#Wargame Wednesday – Battle of Quatre Bras, June 16, 2021?

Today is the 206th anniversary of the Battle of Quatre Bras, so it is fitting that my Game of the Week on the table right now is Commands & Colors Napoleonics (GMT Games, 2019). I played the Quatre Bras scenario and boy, did it live up my expectations.

First, this is a grand battle with a full compliment of troops deployed on both sides. One needs nine (9) Victory Banners to win which means this scenario is also one of the longer ones published in the game.

Ney looks on at Quatre Bras in Commands & Colors Napoleonics

My play of Commands & Color Napoleonics featured several moments that make a wargame memorable. Like early in the battle when the French right led by Bachelu pushed ahead but ran headlong into British rifle troops under Picton. The hazards of leading from the front were clearly demonstrated here with Bachelu falling in nearly the first volley of the battle.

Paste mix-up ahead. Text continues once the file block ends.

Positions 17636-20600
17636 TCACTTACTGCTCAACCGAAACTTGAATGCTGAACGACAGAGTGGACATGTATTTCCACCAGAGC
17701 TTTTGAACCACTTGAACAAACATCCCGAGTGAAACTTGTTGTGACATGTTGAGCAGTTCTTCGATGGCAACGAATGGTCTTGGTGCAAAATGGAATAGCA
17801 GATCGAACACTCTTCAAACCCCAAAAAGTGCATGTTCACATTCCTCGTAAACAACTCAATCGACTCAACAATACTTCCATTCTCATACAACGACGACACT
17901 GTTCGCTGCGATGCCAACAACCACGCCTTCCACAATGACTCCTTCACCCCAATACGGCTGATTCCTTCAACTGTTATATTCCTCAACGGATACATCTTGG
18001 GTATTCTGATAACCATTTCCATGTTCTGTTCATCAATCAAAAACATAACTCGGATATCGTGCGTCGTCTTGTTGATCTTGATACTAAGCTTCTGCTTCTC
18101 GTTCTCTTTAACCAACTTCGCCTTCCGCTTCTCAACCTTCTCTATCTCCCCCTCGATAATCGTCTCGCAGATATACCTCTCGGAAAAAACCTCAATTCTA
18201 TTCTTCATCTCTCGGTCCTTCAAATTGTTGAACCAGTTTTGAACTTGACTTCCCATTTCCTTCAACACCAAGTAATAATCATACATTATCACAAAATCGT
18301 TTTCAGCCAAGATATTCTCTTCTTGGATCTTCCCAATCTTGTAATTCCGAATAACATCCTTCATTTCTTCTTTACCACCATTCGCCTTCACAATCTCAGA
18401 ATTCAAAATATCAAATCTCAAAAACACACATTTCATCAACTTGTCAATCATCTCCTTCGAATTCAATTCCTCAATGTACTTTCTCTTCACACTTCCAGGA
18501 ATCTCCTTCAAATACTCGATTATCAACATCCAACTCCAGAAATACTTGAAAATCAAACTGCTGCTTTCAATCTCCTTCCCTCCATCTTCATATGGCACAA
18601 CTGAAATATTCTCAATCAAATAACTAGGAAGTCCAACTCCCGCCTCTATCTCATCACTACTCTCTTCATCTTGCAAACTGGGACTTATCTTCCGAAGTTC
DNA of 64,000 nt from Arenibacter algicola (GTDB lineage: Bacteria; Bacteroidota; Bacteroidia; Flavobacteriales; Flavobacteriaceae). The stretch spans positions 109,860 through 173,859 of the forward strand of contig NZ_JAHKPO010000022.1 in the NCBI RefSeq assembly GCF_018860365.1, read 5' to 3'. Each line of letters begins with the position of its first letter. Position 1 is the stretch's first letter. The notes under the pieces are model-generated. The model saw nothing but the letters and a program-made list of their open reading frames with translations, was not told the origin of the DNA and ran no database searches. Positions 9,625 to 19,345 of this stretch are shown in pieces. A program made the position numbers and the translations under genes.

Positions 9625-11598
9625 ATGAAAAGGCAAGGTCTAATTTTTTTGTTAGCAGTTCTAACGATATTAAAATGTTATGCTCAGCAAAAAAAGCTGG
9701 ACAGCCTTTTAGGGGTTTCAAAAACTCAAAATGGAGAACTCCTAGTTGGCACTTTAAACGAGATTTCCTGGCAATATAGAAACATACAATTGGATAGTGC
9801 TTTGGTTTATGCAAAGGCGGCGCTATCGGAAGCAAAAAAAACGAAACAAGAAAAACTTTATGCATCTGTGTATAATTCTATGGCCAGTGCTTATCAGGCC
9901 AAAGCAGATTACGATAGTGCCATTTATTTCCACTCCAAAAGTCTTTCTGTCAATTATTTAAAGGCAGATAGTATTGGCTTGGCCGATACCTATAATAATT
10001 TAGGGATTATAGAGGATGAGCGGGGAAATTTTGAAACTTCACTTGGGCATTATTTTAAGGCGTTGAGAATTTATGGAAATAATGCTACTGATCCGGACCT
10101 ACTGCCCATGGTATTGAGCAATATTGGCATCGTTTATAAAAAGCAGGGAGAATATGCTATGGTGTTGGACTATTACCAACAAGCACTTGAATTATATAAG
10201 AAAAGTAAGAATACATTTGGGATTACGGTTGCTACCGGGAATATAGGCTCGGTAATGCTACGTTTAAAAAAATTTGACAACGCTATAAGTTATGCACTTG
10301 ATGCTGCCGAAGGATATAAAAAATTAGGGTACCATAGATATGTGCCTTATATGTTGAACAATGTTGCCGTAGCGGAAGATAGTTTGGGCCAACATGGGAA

(In Commands & Colors Napoleonics, when a unit with a leader is attacked and a hit is scored a second roll is required to determine a Leader Casualty. The roll requires “crossed sabers” on two dice—a 1-in-36 chance. Guess what happened here….)

Bachelu falls in battle….

Neither Ney or Wellington seemed able to get their center moving and the battle switched from left to right and back again. The French took the low hills on the right only to be thrown off, and on the left the British allied troops surged ahead. It took Kellerman and his French cuiarassier’s to push them back, and once they got started even infantry in squares seemed unable to stop them. By the end of the day Ney had ejected Wellington from the battlefield and was close to securing the crossroads.

Ney pushes Wellington from Quatre Bras

As big as this Commands & Colors Napoleonics scenario was it still played in less than 90 minutes. Next, on to Waterloo!


Feature image courtesy britishbattles.com.

4 thoughts on “#Wargame Wednesday – Battle of Quatre Bras, June 16, 2021?

  1. Interesting post! Coincidentally, I’m reading “The Napoleonic Wars: A Global History” by Alexander Mikaberidze. I only started reading a few days ago, but it is off to a good start!

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